Since we went into lockdown in March, the new getting up on stage has been getting in front of a camera. Artists from all over have embraced the livestream gig. Plus, promoters and venues have been filling their schedules with live shows on their platform, helping artists continue to promote their music and reach new audiences.
Whilst we’re still in a time of uncertainty, this will be key for keeping momentum behind your brand as an artist. Here are six ways you can maximise this opportunity and gain more exposure from it…
1) Get your social channels in order
Make sure you’ve got a link to each channel across all your social channels. If you can have the same name across each social channel this is always helpful, but if not, just make sure where ever your audience lands, they can find the rest of your online presence.
This includes making sure the ‘About’ section on your Facebook page is up to date, as well as your ‘About’ section on Spotify.
How about pinning a Tweet to the top of your Twitter feed that links to your Facebook, Spotify and Instagram? Or, on Instagram, why not set up a LinkTree? This is free and you can add all your links; so, the link you include in your bio will direct your audience to more than one place.
If people don’t know you’re going live – and at what time and where – then you’re straight away limiting your audience. If you’re working with a venue/promoter, ask for assets to help promote the event. Also, make sure they have all your social media channels so when they’re promoting, they can tag you.
Also, remember to use BIMM Connect and the BIMM Student Facebook Groups to share with your classmates that you’re going online.
3) Set up your performance space
Wherever you go live is your stage, so make it look nice! If you’re in your bedroom, tidy behind you, make your bed and if you’ve got any nice lighting like fairy lights, put these up.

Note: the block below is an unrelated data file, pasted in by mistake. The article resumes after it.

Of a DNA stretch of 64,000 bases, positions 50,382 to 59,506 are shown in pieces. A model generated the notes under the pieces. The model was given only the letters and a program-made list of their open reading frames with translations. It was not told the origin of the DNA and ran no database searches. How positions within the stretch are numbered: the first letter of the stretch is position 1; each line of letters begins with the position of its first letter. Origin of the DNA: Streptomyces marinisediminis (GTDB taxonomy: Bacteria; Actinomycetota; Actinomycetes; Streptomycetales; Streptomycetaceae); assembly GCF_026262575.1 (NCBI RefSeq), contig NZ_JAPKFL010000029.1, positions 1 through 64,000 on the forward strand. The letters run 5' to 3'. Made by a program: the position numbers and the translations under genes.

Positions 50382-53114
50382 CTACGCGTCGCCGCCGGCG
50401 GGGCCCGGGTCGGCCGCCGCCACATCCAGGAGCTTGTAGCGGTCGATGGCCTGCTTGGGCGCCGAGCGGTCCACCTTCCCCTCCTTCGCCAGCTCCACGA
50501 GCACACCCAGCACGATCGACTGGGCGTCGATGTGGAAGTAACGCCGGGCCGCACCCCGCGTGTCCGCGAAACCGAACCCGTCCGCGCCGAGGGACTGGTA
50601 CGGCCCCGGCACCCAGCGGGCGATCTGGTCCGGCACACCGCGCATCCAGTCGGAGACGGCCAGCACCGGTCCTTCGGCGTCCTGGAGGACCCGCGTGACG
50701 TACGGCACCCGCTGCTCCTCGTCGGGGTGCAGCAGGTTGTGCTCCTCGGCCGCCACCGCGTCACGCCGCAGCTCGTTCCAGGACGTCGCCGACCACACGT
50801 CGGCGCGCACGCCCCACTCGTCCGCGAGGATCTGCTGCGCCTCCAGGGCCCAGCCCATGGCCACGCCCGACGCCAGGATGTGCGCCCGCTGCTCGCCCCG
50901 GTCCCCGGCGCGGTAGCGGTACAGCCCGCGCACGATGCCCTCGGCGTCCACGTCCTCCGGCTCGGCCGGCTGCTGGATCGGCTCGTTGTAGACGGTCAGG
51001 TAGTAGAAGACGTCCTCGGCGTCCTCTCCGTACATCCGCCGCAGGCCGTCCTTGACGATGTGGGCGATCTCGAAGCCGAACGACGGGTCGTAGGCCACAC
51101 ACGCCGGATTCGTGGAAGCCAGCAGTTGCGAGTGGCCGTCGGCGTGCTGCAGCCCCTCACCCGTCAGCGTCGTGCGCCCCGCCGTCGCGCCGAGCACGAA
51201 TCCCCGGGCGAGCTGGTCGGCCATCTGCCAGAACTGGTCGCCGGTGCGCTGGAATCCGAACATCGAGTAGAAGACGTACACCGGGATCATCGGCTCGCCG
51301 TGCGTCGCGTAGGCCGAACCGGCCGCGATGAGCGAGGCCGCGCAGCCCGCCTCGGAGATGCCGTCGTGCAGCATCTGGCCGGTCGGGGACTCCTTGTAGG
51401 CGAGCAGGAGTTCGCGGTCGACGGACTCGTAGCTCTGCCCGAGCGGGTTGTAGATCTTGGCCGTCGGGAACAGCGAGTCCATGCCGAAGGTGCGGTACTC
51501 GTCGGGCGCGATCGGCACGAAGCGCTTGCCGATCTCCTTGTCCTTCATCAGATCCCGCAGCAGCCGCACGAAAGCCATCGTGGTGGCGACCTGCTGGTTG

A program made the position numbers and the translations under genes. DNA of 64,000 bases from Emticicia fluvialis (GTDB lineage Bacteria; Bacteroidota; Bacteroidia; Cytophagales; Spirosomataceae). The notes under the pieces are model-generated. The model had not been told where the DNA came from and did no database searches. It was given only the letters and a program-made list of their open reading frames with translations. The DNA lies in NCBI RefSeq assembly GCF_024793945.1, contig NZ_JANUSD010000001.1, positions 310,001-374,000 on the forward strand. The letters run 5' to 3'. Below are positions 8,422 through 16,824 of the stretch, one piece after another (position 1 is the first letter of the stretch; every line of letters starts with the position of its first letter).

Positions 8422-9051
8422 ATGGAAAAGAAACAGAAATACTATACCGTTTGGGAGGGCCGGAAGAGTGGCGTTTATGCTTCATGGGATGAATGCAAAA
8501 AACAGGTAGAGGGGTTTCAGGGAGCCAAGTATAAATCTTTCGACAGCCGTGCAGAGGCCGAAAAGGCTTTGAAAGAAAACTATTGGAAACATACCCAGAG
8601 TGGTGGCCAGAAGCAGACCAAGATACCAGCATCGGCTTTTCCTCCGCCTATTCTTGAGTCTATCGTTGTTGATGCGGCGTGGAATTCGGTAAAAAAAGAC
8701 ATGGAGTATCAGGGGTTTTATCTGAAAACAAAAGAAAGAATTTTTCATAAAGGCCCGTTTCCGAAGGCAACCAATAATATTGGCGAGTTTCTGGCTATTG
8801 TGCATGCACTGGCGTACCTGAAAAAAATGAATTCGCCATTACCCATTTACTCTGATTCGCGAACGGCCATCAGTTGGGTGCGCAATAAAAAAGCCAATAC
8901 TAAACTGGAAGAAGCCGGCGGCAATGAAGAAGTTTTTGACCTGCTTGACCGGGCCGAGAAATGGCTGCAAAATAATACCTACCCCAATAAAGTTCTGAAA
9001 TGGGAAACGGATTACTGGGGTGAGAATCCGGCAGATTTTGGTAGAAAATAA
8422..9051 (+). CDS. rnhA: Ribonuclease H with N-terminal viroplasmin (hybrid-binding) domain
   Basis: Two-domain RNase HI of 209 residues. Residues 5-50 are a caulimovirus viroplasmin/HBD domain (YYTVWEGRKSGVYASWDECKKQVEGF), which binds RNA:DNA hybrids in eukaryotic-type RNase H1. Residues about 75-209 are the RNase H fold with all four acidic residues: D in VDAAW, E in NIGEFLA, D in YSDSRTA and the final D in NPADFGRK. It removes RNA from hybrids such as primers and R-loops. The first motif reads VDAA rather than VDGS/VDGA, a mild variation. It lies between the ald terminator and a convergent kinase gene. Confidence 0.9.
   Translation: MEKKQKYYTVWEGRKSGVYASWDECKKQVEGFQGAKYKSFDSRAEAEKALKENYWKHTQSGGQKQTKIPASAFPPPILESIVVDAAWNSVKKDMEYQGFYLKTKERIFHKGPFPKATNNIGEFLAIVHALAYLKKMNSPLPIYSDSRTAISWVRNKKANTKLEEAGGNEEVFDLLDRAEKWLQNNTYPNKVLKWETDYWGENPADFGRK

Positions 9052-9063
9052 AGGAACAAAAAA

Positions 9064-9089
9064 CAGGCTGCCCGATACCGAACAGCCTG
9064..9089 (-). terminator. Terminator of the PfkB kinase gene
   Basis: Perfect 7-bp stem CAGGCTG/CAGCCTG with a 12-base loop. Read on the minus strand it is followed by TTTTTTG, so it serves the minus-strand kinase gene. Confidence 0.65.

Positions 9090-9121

Also, if you’re using your phone, think about the platform and which way up you should film yourself. On Instagram Live you should go portrait, but for Facebook or YouTube, you’re better off going landscape.
4) How can people find you?
Make sure you introduce yourself early in the livestream and tell the audience how they can find out more about you. But, also remember people will be dropping in and out, so maybe mention if they can find that song you’ve just performed on Spotify.
If you’re running the livestream through your Facebook page, have a bio written that has all your links included (you can create short URL’s with Bit.ly).
Do you sell merch? Make sure they know where this can be found too.
Okay, maybe you can’t engage during your livestream performance as you’re busy. But, did you get any comments whilst you were performing? Respond to them and say thank you. Audiences on social media really do engage better when you’re personable, so talk to people!
6) How do you measure success?
When you’re running your channels, it is good to monitor the analytics. We don’t mean deep-diving into the technical side, but tracking your follower numbers each week, total engagements, total reach. You can then see how these change and the impact these performances are having.
The same goes with tracking your listens on Spotify/Soundcloud/Bandcamp. Did you see a big increase the day after you performed?
For tracking your social channel analytics, make sure you’re set up as a brand on Instagram. Twitter analytics can be found here, and with Facebook, you can find your analytics under ‘Insights’ in the top bar when you’re on the page on a desktop (or they do have the Insights App too).
Don’t forget that BIMM students are performing live to the nation each week with the BIMM Lockdown Sessions. If you’re wanting to perform, simply get in touch on the BIMM Lockdown Sessions Facebook page. Alternatively, everyone can support the sessions by watching the live streams, commenting and liking the acts.